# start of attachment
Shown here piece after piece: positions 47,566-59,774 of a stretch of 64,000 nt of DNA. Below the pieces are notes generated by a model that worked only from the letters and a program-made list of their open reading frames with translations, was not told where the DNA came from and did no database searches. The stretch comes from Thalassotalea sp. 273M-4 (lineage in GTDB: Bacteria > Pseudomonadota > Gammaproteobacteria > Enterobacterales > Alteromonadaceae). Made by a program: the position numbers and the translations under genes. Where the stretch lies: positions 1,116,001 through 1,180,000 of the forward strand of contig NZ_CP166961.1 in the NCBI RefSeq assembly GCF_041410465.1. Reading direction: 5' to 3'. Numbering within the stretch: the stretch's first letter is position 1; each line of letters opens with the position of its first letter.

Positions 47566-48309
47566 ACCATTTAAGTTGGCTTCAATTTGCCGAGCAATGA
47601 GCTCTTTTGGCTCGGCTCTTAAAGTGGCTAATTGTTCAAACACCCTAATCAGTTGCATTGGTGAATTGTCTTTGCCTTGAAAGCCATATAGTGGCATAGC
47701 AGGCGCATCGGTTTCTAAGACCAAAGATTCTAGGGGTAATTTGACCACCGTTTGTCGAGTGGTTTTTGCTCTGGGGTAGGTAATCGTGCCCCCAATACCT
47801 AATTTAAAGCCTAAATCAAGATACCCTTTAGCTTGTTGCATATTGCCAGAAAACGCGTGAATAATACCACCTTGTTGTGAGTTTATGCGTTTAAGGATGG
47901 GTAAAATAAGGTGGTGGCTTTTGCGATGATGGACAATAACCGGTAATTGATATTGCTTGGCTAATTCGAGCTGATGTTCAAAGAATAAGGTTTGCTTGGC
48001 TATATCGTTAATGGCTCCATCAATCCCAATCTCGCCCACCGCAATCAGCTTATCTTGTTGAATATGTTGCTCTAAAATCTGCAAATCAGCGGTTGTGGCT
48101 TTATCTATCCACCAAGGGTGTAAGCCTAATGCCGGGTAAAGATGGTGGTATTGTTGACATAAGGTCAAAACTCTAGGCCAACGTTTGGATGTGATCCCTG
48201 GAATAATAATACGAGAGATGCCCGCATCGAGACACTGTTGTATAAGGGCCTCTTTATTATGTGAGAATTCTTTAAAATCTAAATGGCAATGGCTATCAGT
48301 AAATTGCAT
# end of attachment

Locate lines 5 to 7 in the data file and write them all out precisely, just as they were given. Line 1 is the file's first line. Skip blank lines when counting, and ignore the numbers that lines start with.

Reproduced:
47701 AGGCGCATCGGTTTCTAAGACCAAAGATTCTAGGGGTAATTTGACCACCGTTTGTCGAGTGGTTTTTGCTCTGGGGTAGGTAATCGTGCCCCCAATACCT
47801 AATTTAAAGCCTAAATCAAGATACCCTTTAGCTTGTTGCATATTGCCAGAAAACGCGTGAATAATACCACCTTGTTGTGAGTTTATGCGTTTAAGGATGG
47901 GTAAAATAAGGTGGTGGCTTTTGCGATGATGGACAATAACCGGTAATTGATATTGCTTGGCTAATTCGAGCTGATGTTCAAAGAATAAGGTTTGCTTGGC